When you set the time on a drip system, it’s helpful to think of it in terms of gallons per hour.  If you have a 2.0 gph emitter on your barberry, you wouldn’t necessarily run it for a hour, just like you probably wouldn’t dump 2 gallons on it each day you decide to water it.  Instead, you’d probably set your system for 20-30 minutes, or .67 – 1.0 gallons of water per irrigation cycle.

Subsurface drip irrigation is another form of water efficient irrigation, though it’s one I don’t have a ton of experience with.  The idea is that you run pre-emitted tubing 4″-6″ below the surface of your lawn or garden bed, and by spacing the tubing correctly (typically about 12″ apart), you’ll get a nice even wetting pattern across the irrigated area.  It’s supposed to be over 90% efficient.  Check out this video about it:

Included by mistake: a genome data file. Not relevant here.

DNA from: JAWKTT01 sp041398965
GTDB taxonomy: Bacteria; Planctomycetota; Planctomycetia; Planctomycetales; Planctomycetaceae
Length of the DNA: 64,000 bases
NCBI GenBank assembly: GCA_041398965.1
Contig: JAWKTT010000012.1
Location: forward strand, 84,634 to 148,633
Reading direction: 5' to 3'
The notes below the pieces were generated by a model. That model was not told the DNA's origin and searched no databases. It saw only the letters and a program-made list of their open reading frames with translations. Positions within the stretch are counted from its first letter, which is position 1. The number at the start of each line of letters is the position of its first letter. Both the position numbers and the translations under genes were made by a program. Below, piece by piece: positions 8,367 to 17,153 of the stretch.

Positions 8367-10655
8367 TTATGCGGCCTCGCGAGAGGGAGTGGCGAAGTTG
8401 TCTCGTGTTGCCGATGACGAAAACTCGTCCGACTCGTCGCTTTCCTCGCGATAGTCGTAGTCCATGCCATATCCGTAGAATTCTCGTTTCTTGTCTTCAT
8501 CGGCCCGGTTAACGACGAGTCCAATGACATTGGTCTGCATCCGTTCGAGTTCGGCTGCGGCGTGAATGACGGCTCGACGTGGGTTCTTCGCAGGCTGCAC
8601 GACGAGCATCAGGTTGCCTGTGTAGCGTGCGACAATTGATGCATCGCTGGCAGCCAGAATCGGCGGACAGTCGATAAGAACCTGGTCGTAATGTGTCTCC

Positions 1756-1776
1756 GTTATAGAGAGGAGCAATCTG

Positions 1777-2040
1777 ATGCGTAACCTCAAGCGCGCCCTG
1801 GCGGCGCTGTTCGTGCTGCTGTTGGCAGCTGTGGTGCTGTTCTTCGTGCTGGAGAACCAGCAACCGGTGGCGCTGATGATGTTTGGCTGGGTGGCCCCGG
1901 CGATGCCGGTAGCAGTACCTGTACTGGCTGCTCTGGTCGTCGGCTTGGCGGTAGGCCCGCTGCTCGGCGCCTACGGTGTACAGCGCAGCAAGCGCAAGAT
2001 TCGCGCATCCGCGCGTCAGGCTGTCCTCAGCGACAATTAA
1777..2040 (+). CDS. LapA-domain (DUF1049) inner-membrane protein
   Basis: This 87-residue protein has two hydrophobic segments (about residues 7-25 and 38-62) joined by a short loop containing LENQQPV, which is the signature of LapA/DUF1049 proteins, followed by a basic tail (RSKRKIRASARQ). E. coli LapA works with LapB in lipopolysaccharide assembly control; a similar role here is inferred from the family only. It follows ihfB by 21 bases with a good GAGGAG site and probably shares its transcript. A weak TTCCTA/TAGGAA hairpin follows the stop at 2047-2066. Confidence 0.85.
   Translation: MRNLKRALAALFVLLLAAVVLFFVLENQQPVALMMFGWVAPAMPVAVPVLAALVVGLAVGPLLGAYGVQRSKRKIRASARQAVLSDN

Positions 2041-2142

When this stuff first started showing up a few years ago, people were having troubles with it such as uneven watering, clogging emitters, and so on.  I imagine it would be a big pain in the butt to repair, and forget about being able to aerate your lawn with this stuff.  However, I know the manufacturers have been trying to correct the problems people are reporting, such as with roots clogging the emitters, and I think it’s come a long ways.  Perhaps there’s hope for it, an 90% efficiency is GREAT!  A typically overhead system is closer to 50% efficiency, for comparison, so the potential watering savings are there.

Drain check valves in sprinklers.